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4 steps to organize around the customer journey to propel beyond competition

Customer centricity is becoming a commodity and the landscape of customer journey mapping is exploding. This is fantastic! In this article I will talk about how you can take the next step to become truly customer centric by organizing around the customer journey. And why the vertical aspect of your customer journey mapping is crucial.

Happy Photo by Brooke Cagle on Unsplash

I think you’ll agree if I say that a majority of all brands exist because there is a customer that wants, or is in need of, what a brand has to offer. Maybe you also agree if I say that customer centricity is becoming a commodity. Brands are tracking customer feedback and gathering behavioural data as never before. In fact, they are drowning in feedback and data that tell them what their existing customers are thinking and doing. Some brands have even started to master the art of combining qualitative and quantitative data to truly benefit from CX and customer centricity.

In this exploding landscape of customer centricity, the customer journey, that used to live a somewhat quiet and peaceful life on a wall at a design-, UX- or CX department, is now finding its way into the product, marketing, sales and management teams. Customer journey mapping is soon a prerequisite in any key workshop worth mentioning, and searching for people with “customer journey” in their title on LinkedIn, will give you nearly a million hits. This is fantastic! It really is.

A masterfully executed customer journey is where you visualize all the business-critical insights around your customers. Customers you have, the customers you want to have, the pains and gains, aspirations and needs that will unlock moments of interest.

A masterfully executed customer journey will tell you where to shine, where you have gaps in your offer or communication, and how to prioritize work. (Shall we focus on maintenance of a broken payment flow or launch a new feature for cats?) It will tell you how to connect the dots and how to prioritize the MVP to get ahead of the competition. (MVP - a version of a product with just enough features to be usable by early customers who can then provide feedback).

To summarize; All the amazing things about the customer journey I just mentioned lead up to one common denominator; Business Benefits.

Two ways of looking at the customer journey

The most common way to work with, and look at, the customer journey is horizontally, going from left to right.

Let’s say that you start by mapping your customer’s actions. At the upper left corner you will find the customer is realizing a problem, followed by the customer looking for possible solutions to this problem and after that the customer is comparing existing offers available on the market. Then the customer is moving into consideration, then decision and BAM!, into on-boarding. Now, when the customer is entering your offer, you follow her/him, step-by-step, throughout the experience and the customer journey will probably end with the customer leaving and off-boarding.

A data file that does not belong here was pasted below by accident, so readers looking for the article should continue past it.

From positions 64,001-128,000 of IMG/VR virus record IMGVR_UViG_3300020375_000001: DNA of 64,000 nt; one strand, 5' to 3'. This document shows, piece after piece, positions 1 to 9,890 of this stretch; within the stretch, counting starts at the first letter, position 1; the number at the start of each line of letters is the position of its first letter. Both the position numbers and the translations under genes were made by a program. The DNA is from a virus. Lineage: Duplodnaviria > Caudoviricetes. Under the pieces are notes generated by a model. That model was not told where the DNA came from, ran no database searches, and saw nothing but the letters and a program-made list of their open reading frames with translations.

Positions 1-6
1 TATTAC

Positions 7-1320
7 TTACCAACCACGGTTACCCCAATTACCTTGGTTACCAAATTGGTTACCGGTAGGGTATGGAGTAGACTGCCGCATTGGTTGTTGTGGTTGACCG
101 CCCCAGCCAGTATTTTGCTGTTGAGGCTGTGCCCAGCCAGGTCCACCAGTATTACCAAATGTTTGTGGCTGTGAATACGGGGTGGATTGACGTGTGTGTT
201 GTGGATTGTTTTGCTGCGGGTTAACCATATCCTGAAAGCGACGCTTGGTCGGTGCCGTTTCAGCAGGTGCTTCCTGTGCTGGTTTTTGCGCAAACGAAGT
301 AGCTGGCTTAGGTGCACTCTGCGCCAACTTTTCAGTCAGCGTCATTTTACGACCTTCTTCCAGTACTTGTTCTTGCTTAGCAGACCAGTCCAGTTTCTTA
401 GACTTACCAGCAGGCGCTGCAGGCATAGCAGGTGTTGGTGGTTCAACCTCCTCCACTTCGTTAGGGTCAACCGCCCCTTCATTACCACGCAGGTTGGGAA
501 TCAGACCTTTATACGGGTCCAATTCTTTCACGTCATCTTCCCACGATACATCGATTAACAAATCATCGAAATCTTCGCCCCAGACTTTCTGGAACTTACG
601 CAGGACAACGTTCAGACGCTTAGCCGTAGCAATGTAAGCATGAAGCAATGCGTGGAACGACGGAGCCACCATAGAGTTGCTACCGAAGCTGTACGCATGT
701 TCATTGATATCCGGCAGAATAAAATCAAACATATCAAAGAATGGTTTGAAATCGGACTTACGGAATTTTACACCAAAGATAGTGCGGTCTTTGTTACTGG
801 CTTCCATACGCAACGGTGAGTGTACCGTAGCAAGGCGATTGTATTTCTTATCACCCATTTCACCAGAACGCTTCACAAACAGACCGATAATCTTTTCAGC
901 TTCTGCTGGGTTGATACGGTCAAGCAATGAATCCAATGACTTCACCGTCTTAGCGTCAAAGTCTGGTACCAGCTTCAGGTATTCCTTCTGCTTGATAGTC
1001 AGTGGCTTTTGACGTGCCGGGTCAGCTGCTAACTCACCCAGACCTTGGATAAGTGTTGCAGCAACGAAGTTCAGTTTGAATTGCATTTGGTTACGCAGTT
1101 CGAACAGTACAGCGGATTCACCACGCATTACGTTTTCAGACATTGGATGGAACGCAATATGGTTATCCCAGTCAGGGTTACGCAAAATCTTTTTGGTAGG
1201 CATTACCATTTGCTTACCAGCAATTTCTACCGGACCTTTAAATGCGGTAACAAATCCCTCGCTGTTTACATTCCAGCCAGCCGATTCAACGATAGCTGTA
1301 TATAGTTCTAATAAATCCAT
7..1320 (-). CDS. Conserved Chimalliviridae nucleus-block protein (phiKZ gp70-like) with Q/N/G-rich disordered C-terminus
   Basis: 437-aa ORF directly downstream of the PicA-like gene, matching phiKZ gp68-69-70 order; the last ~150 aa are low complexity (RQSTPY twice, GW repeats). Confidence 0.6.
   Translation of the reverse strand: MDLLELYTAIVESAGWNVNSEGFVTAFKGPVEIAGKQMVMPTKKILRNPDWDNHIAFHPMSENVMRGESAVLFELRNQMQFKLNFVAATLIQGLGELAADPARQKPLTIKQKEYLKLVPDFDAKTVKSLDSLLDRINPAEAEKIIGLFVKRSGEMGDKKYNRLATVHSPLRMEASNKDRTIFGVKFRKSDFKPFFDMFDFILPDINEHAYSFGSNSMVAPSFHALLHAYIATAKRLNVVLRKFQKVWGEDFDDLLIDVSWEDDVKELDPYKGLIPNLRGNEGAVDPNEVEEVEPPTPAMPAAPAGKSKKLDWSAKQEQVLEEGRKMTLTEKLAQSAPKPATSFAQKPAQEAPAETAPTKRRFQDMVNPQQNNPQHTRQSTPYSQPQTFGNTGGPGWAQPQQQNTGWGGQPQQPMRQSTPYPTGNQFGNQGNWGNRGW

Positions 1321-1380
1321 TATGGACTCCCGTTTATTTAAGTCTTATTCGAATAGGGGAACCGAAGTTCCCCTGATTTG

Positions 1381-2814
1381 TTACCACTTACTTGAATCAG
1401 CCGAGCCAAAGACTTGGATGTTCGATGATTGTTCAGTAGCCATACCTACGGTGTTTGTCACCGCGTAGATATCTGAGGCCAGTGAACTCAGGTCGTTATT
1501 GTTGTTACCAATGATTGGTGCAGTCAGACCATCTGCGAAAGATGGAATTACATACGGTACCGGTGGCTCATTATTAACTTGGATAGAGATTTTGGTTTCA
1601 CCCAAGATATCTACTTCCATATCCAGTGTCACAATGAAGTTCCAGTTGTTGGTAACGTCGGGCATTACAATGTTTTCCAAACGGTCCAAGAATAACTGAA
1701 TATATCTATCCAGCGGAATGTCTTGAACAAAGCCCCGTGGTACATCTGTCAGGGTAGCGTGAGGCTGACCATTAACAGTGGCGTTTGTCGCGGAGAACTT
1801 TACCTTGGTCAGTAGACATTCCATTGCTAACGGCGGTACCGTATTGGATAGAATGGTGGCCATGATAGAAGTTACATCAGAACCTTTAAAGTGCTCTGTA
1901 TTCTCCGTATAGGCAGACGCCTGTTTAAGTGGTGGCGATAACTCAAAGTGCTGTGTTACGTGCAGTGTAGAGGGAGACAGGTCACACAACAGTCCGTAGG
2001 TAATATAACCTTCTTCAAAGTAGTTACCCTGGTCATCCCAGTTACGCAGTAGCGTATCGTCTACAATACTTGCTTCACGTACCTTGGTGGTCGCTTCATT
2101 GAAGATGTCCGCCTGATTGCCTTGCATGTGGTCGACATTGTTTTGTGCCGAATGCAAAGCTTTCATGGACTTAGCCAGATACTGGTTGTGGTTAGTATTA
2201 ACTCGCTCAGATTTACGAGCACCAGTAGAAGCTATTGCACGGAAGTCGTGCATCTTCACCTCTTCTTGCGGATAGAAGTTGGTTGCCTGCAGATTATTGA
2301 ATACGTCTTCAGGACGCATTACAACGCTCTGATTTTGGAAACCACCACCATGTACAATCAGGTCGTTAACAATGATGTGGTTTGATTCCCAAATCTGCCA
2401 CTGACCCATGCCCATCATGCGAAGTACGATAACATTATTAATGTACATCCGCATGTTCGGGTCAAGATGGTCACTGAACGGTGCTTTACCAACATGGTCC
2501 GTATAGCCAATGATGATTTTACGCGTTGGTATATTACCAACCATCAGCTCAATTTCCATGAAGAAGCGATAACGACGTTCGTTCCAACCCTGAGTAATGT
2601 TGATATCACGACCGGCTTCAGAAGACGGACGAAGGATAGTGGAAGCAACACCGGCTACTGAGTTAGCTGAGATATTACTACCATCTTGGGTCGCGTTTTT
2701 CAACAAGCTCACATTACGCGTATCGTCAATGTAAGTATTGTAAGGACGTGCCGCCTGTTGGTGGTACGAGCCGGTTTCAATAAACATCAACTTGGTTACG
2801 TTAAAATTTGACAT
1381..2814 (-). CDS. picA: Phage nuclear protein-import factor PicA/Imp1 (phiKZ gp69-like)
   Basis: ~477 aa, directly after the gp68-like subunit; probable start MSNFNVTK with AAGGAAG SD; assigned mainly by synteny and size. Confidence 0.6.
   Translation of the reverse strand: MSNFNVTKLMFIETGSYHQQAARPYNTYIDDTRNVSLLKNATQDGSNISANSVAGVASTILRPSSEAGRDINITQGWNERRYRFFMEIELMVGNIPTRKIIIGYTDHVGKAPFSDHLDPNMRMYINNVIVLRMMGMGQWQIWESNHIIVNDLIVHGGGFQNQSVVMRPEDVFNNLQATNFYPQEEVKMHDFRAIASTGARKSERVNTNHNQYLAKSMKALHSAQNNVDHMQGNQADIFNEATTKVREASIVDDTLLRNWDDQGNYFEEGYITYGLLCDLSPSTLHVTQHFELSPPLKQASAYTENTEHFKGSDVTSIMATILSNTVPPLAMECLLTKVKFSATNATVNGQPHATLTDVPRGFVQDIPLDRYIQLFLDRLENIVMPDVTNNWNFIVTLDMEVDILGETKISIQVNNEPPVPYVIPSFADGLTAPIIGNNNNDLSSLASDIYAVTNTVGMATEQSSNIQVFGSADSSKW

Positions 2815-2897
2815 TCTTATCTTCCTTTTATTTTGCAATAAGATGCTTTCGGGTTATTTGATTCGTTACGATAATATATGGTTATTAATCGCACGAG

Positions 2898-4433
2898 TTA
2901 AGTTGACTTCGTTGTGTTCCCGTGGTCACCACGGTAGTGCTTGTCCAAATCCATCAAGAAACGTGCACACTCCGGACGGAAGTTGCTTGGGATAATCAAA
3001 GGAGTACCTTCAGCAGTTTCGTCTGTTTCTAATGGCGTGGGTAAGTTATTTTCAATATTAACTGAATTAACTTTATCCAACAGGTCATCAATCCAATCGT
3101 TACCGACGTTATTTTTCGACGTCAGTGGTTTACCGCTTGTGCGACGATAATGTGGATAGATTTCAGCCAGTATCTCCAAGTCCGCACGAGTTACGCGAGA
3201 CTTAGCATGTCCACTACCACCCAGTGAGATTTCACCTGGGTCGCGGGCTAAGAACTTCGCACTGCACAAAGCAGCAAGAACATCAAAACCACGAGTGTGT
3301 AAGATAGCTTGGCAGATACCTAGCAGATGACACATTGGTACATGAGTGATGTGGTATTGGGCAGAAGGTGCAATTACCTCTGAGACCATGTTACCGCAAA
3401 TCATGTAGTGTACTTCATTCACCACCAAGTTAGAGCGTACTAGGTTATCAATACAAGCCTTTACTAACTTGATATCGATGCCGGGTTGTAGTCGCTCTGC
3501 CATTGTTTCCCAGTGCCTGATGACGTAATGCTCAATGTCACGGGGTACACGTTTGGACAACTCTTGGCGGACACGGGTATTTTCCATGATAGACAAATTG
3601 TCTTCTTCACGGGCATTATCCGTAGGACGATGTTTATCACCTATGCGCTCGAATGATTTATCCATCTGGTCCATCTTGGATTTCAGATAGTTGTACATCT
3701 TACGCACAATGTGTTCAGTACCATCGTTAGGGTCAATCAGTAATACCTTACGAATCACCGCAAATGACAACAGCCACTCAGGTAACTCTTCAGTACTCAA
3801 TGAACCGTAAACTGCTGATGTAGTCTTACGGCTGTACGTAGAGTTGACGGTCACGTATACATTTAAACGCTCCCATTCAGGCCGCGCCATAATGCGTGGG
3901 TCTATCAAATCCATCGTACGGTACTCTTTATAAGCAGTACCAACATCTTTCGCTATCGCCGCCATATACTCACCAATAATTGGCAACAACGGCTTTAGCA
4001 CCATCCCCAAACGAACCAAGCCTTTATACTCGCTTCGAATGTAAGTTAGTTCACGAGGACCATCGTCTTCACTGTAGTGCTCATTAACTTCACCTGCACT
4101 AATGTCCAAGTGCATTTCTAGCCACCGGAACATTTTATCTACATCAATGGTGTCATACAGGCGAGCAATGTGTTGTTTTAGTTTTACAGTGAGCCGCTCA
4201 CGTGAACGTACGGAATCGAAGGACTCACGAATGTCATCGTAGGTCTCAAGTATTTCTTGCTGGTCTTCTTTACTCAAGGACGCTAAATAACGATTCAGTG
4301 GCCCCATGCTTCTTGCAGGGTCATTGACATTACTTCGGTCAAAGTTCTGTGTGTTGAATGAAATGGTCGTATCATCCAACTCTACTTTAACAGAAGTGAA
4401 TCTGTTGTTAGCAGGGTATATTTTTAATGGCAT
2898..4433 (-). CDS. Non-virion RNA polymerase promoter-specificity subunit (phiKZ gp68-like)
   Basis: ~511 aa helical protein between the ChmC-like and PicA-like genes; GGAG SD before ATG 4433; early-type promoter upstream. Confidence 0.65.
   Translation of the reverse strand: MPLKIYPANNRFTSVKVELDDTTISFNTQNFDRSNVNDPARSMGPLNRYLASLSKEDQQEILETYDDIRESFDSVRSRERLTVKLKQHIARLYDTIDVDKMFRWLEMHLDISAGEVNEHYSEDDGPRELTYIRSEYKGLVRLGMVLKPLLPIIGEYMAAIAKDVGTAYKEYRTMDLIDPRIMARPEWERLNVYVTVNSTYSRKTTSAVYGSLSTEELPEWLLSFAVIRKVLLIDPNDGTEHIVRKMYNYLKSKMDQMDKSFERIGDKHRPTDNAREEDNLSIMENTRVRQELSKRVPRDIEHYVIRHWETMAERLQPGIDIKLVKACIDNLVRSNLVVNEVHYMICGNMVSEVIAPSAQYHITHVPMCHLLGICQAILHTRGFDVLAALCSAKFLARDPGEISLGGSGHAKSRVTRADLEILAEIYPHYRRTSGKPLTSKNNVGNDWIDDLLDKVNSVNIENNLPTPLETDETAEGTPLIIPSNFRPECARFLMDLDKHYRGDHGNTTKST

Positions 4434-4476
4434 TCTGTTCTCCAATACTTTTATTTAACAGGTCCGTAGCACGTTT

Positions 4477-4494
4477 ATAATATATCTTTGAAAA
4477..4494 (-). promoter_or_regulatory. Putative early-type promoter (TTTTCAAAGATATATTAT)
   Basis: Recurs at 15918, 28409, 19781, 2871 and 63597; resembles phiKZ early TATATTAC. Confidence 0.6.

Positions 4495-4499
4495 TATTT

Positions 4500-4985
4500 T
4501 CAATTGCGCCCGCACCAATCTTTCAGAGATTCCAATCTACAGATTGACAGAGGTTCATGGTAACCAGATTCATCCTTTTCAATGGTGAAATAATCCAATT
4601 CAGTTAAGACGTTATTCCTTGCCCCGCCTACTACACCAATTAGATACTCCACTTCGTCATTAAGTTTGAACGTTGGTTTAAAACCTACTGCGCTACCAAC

When having mapped your customer’s actions, you start populating the lanes underneath, going left to right, with insights and content that will inform your prioritization to maximize your impact.

Why the vertical aspect of the customer journey is crucial

I could go on forever listing benefits of a masterfully executed, horizontally addressed customer journey, but I won’t. (Not in this post, anyway. 🙂)

Instead, I would like to talk about how the customer journey can play the role as an enabler for organisational change. Aligning an organisation, on all levels, around complex strategic and critical decisions. Acting as a springboard, (or a battering ram, depending on the task at hand) for making the prioritizations, eliminating risks and taking the right decisions fast.

The key here is to address the customer journey vertically.

Why vertically?

Because this is how you support and serve your customer when he/she experiences your product or service.

E.g. When your customer is on-boarding to your service for the first time he/she is dependent on all the touch points and support systems vertically addressing this particular action. The customer doesn’t care about how you are organized or how your product is supposed to be perceived further down the line. You have to be relevant at the right moment to build loyalty and avoid churn.

Below I will exemplify how the customer journey can play the role as an enabler for organisational change and aligning an organisation, on all levels, around complex strategic and critical decisions.

How a tech startup switched from working in silos to organizing around the customer journey map

Imagine that you are working at a solidly invested tech startup.

The product this tech start up is building has the potential to solve a gigantic consumer challenge, and the date of the Beta launch is approaching with frightful speed. (Beta - knowingly releasing an unfinished product with known bugs to users to identify its most critical bugs, usability friction, and bad performance before releasing it in its finished version.)

You have already started to invite and onboard paying customers into the Beta and at the last management meeting the key investor called out convincingly that “failing is not an option”.

To make this example even more delicate the product is a combination of a digital and physical customer experience, in high demand of partners.

All teams are working around the clock to make this high stake Beta launch a big success. Product, tech, data, marketing, hardware, finance, communication, operations, management are all running side by side. Stand-ups, big room plannings, all hands - everything is centered around the coming launch and the dependencies are extensive.